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The Grayback's fifth war patrol is noteworthy. She stood out of Brisbane on December 7, 1942, with orders to patrol in the Vitiaz Strait and in the Bougainville-New Georgia area. On the night of December 14-15, a crewman was stricken with a ruptured appendix requiring immediate surgery. The captain ordered the Grayback to 100 feet while H. B. Roby, Pharmacist's Mate First Class, performed the appendectomy successfully. It was the second appendectomy performed aboard a submarine at sea by a Pharmacist's Mate. On Christmas morning, in a surface gun action she damaged four barges carrying Japanese troops. From December 31, 1942 to January 1, 1943, she conducted reconnaissance of Rendova Island and Blanche Channel. Following that, she patrolled off Wickham Island. On the night of January 4-5, 1943, she stood off Munda and served as a beacon for Army bombers during an air raid at that important enemy facility. After the bombing, she received a radio dispatch instructing her to proceed to the west coast of Rendova Island. There she would send two of her crewmen ashore to rendezvous with six Army aviators from a downed B-26 bomber and make them ready for transfer to the Grayback. At 0405 hours two Grayback crewmen were deployed in a rubber boat. The Grayback then submerged to await a prearranged signal from the crewmen that all was ready ashore and they were en route back to the submarine with the six aviators. At 1000 hours the signal was received and the Grayback kept watch for boats approaching from the beach. By 2153 hours, both crewmen and the six aviators were safely aboard the Grayback, where they received medical attention from Pharmacist's Mate Roby. On January 23, 1943, the Grayback moored next to the tender Fulton at New Farm Wharf, Brisbane, ending her fifth patrol.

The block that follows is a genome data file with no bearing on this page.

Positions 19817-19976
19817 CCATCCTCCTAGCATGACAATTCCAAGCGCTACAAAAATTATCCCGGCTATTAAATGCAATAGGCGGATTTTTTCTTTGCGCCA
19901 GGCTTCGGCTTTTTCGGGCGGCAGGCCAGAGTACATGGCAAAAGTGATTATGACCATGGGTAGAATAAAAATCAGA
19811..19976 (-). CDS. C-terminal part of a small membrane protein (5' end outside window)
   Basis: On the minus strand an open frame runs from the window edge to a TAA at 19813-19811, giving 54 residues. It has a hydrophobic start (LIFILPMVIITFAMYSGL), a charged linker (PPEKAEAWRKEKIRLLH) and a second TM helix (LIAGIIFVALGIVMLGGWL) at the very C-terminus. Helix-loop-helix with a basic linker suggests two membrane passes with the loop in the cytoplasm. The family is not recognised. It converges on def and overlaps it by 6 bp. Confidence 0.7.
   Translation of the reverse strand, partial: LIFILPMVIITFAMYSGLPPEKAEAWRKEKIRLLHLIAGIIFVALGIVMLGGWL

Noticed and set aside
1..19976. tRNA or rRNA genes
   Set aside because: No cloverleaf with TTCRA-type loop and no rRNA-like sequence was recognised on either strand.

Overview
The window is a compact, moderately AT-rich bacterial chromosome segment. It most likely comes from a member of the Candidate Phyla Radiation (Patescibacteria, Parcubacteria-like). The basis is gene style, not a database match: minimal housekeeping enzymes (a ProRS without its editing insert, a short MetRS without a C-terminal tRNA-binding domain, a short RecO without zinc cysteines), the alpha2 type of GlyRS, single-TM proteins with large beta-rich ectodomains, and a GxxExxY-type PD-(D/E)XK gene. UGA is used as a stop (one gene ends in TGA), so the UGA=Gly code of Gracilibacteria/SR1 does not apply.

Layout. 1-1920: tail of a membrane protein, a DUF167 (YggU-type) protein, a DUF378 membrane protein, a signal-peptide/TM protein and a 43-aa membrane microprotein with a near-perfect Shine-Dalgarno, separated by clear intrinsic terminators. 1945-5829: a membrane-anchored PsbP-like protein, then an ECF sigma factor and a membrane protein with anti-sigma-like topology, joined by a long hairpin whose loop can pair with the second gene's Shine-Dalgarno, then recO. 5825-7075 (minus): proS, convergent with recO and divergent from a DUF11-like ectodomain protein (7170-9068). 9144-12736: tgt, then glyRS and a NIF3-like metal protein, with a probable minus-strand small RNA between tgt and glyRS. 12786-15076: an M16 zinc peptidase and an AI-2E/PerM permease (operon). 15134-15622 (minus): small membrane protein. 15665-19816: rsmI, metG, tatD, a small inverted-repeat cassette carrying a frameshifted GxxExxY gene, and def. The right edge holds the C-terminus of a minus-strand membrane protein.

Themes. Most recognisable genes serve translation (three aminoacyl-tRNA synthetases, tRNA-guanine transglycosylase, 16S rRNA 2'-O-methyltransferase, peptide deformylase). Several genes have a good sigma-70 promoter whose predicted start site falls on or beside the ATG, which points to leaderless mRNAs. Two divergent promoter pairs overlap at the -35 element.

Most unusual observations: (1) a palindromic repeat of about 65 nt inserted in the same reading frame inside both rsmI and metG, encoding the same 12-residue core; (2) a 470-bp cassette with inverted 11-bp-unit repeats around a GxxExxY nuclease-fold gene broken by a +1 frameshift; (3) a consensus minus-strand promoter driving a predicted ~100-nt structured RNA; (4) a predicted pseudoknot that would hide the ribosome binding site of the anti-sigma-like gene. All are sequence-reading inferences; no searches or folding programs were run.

Numerous sources, including JANAC, still credit the Grayback with sinking the Japanese submarine I-18 during her fifth patrol. The Grayback did fire two torpedoes at the I-18 on January 3, 1943, south of New Britain. However the I-18 was not hit by them. In its patrol report, the Grayback reported hearing torpedo explosions from what was thought to be the enemy submarine. The I-18 landed cargo at Guadalcanal two days later, on January 5, 1943, and did not report any damage. The I-18 was sunk on February 11, 1943, south of San Cristobal, by the destroyer USS Fletcher (DD-445) and aircraft from the light cruiser USS Helena (CL-50). 1

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1.  Alden, John D., Commander, USN (ret.) and Craig R. McDonald, United States and Allied Submarine Successes in the Pacific and Far East During World War II, Fourth Edition, see USS Grayback (SS-208), Attack Nos. 94, 95, 103, 387, 404, 414, 484, 485, 486, 487, 512, 666, 815, 816, 817, 824, 826, 827, 1197, 1208, 1226, 1238, 1239, 1416, 1417, 1418, 1419, 1424, 1425, 1426, 1427, 1443, 1656, 1657, 1685, 1686, 1687, 1695, 1696, and 1699; Submarine war patrol reports on CD; JANAC; and Miller, Vernon J., Japanese Submarine Losses to Allied Submarines in World War II, p. 23.